How Does Hyperconverged Infrastructure Help K–12 Schools?
Hyperconverged infrastructure refers to a software-defined storage method that integrates components such as storage, computing, networking and administration. HCI enables schools to handle different infrastructure operations from a single control panel.
Hyperconverged infrastructure is a natural next step in data center modernization. With HCI, K–12 IT leaders can accelerate critical applications, such as relational databases, and scale to suit unique application needs while future-proofing their IT system.
This also allows schools to reduce the size of their data centers and the costs associated with procuring and maintaining traditional hardware equipment. Because of built-in failover capabilities, HCI can also help reduce the time and expense necessary for software upgrades and hardware replacement.
With the greater control offered by HCI, tech leaders can monitor their data center footprint to increase and stabilize the performance rate inside the school’s IT department.
However, hyperconverged infrastructure doesn’t replace cloud storage. Both have distinct characteristics and are capable of meeting schools’ various needs.
What Is Cloud Storage, and How Does It Work for K–12 Schools?
With cloud storage, users can access files and data stored in a remote location using the internet or through a specialized private network connection. These services, such as those offered by Microsoft Azure and Amazon Web Services, are more affordable and scalable than on-premises hard drives and storage networks.
End-user spending on public cloud services is expected to reach $600 billion in 2023, with spending increasing at a 20 percent annual rate, according to research from Gartner.
Because the provider hosts, manages, secures and maintains the servers and related infrastructure, school personnel can access needed data more easily. This also means that teachers and students can access instructional resources from any device with internet access, which supports anytime, anywhere learning.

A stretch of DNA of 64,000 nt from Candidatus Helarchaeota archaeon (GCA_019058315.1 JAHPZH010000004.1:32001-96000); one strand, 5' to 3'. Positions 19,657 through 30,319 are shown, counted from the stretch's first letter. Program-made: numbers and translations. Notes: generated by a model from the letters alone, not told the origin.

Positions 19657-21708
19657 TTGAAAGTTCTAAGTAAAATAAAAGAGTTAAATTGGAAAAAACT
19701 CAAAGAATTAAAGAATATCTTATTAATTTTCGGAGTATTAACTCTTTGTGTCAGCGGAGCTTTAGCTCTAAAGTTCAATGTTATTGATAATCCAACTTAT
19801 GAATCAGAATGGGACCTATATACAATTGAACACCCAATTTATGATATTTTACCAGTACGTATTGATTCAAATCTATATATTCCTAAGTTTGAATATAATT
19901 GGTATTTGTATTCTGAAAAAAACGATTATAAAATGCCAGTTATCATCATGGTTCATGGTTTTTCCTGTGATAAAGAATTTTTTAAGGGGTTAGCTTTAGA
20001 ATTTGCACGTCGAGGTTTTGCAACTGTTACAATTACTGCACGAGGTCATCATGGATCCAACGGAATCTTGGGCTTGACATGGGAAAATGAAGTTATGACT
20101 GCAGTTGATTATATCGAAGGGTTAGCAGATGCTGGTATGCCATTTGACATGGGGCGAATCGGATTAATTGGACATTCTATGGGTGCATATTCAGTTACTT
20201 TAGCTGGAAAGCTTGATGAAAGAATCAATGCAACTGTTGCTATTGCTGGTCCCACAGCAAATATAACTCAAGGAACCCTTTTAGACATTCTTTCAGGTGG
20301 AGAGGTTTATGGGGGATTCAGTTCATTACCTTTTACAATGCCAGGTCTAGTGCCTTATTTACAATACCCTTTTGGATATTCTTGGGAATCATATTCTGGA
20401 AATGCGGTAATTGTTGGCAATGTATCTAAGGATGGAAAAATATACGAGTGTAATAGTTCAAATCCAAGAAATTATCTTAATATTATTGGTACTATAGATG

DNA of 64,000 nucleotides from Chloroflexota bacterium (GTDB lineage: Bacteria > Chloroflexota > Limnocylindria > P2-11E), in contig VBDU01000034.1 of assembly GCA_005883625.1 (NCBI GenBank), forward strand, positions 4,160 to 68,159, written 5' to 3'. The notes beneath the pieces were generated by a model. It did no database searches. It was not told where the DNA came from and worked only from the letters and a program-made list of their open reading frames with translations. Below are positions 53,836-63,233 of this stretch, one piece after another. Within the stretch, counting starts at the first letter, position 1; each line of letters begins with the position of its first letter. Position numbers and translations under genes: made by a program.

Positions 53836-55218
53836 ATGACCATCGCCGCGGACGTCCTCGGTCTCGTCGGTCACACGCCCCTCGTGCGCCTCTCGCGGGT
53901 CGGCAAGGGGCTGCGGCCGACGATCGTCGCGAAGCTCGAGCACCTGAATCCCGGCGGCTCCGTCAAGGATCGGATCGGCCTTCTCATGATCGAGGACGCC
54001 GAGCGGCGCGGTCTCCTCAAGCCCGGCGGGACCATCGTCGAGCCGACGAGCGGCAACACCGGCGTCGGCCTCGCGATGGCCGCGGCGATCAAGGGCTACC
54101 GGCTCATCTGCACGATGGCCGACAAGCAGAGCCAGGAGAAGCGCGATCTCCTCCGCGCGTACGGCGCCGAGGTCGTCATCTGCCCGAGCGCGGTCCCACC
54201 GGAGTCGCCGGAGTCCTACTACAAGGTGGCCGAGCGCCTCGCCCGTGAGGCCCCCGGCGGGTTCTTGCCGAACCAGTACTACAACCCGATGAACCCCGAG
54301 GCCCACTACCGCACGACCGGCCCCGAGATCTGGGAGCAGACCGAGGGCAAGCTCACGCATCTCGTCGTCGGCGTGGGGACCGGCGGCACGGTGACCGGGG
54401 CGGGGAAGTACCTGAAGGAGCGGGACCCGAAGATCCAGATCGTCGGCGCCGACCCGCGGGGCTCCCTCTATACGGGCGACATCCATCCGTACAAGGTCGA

The flexibility of cloud computing is notable, but it still has its own challenges. The specialized skill sets needed to build and deploy apps on public clouds differ from those of typical IT teams, which further specialize in data that is already highly segregated.
Schools must consider several criteria when selecting the best cloud deployment. Although public and private cloud models are popular, hybrid and multicloud options can offer greater control for K–12 institutions.
What Are Hybrid Cloud vs. Multicloud Models in K–12 Data Centers?
Hybrid clouds always incorporate a private cloud and are typically administered as a single entity. A hybrid cloud deployment that includes numerous public clouds is also known as a multicloud deployment. A multicloud system always incorporates more than one public cloud service. They don’t have to have a private cloud component, but they can, in which case a model can be both multicloud and hybrid cloud. As a result, the names are occasionally used interchangeably, although they mean significantly different things.
Depending on their chosen model, K–12 institutions can scale their computing resources in response to demand. This allows schools to expand storage capacity during peak usage periods, such as during multimedia-intensive activities or online assessments. This adaptability helps optimize resource allocation and adjust to changing educational needs.